The Amtrak train carrying Adrià to the Big Apple was the last one allowed out of Boston on Tuesday night. After that, the tracks were closed off because of the snow storm that beat down on the northeast with temperatures of -20ºC.

The chef and guru was on his way to SoHo to inaugurate a show called Notes on creativity at The Drawing Center, a small and very exclusive museum for connoisseurs located inside a 19th-century industrial building. Its focus is on drawing in connections with other disciplines, from architecture to science. The Drawing Center has shown work by Victor Hugo, Louis Kahn, Emily Dickinson, Richard Serra, Louise Bourgeois and Sean Scully, among others.

The Friday premiere gave way to a month-long show that lets visitors gaze upon the esthetic and philosophical products to come from Adrià's imagination, intuition and pencil (which always rests strategically atop his right ear). These take the form of hundreds of febrile sketches, diagrams, notes and drawings that have allowed him to unravel the genome of the gastronomic process.

But this inauguration was only one of two new art-related projects for Ferran Adrià: the chef will also be the guest artist at the EL PAÍS stand at the upcoming edition of ARCO, the international art fair that opens in Madrid on February 19. Since 1992, ARCO has hosted some of the biggest names in contemporary Spanish art, from Barceló and Tàpies, to Chillida, Palazuelo and Eduardo Arroyo. With the turn of the century the fair has adopted a more provocative tone, inviting the likes of the photographer Alberto García Alix and the Posgrafitti collective.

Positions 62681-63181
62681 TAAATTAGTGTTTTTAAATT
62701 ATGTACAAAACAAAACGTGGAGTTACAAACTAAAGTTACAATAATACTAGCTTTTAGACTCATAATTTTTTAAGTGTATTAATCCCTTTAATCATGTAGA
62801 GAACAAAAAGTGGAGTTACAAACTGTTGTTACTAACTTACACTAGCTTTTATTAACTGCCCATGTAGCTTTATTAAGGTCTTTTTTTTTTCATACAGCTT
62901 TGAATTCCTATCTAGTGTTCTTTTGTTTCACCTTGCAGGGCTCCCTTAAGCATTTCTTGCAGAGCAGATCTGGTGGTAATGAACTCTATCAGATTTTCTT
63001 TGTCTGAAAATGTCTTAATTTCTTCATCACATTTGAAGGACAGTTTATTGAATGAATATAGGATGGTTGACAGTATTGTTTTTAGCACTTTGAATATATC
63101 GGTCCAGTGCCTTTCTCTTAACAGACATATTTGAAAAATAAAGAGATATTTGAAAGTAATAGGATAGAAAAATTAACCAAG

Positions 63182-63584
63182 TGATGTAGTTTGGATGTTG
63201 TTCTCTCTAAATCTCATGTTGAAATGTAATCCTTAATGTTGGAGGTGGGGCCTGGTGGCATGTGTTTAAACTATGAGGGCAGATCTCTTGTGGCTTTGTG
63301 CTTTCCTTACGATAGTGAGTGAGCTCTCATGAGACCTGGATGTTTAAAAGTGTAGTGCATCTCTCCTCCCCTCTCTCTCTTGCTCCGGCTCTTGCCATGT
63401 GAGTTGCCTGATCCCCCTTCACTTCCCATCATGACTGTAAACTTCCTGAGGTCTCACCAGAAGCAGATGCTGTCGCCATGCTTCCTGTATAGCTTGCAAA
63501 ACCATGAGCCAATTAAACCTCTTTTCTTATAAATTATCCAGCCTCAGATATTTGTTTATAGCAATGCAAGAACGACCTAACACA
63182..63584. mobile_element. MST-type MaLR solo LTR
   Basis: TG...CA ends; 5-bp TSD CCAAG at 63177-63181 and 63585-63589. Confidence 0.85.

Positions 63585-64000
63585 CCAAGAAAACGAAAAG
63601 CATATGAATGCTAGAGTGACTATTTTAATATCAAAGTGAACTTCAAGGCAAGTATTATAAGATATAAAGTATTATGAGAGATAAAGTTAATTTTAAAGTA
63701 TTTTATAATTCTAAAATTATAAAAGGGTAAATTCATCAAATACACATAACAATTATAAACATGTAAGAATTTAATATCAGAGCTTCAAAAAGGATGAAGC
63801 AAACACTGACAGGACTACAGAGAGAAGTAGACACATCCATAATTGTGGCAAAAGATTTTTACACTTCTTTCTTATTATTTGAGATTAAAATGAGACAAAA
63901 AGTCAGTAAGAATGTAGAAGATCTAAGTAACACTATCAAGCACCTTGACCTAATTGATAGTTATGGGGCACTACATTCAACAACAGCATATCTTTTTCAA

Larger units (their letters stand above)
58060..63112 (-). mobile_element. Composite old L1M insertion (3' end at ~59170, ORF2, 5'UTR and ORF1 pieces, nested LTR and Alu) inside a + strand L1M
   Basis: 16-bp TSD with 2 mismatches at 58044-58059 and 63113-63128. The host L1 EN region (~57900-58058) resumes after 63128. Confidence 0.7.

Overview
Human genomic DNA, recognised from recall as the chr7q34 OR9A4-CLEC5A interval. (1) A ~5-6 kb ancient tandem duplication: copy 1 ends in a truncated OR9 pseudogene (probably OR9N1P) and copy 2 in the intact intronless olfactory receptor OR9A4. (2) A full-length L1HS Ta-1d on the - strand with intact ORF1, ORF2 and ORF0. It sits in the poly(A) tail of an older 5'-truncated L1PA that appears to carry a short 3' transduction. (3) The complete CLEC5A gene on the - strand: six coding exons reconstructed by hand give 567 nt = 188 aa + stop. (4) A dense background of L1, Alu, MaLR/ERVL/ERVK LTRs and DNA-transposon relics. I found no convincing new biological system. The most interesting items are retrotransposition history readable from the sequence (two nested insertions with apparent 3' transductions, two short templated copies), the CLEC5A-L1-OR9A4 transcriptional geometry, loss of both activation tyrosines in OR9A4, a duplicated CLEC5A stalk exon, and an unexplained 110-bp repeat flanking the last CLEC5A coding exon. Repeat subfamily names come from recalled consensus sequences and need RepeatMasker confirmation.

As for Adrià, ARCO will showcase 200 previously unseen documents and drawings made over the last two years. The doodles, which occasionally look almost like cryptograms, underscore the chef's obsession with deciphering the physical and intellectual hieroglyphs of the kitchen and conveying its meanings to the wider world.

The material that will be on display at the EL PAÍS stand is grouped in two: first there are the preliminary sketches that he put down on paper, often late at night, in his small Barcelona apartment, or else in airport waiting areas, on napkins and air-sickness bags. It is part of the effort to decode the gastronomic project by examining every last minute particle of all of the products, techniques, spaces and tools used in the universe of cooking. And everyone is a participant in this project. Therein lies the key to elBulli 2.0. After a frantic year-and-a-half, the decoding work has materialized into a highly complex, dramatic-looking diagram created by Bestiario (a company that straddles algorithms and art, turning large amounts of disconnected data into clear, efficient information of great visual beauty). The end result will be an infinitely useful guide to the secrets of cooking.

The second chunk of material is made up of 60 original artworks by Adrià. The small oil paintings, in which the chef used his fingers rather than paintbrushes, are reminiscent of Basquiat in their rusticity and rotundity. Their subject matter is the evolution of humanity in relation with the evolution of cuisine.

"When I took it upon myself to understand what it is to cook, I had to dive into the origins of the human race, its evolution. When and how did cooking start? I spoke with scholars at Atapuerca, with paleontologists and archeologists. And later I reflected on the first time that humans used fire, on the great migrations, the Neolithic, the birth of civilizations. There were no visual references, so in order to think clearer I came up with my own historical compositions. My only aspiration was to understand the world better. All this work can be seen at ARCO."

Adrià is no artist. Nor is he an intellectual. At the most, he is an agitator, a provocateur, a sponge, a bohemian who never set foot in a university until he was granted honorary degrees by four of them. These days, he is the closest thing Spain has to a global gastronomy guru. Above all, he is someone who knows all about creation. His entire life has been a race to learn and express everything that is bubbling inside of him. For three decades he managed that through the language of cuisine. But there is a lot more behind it.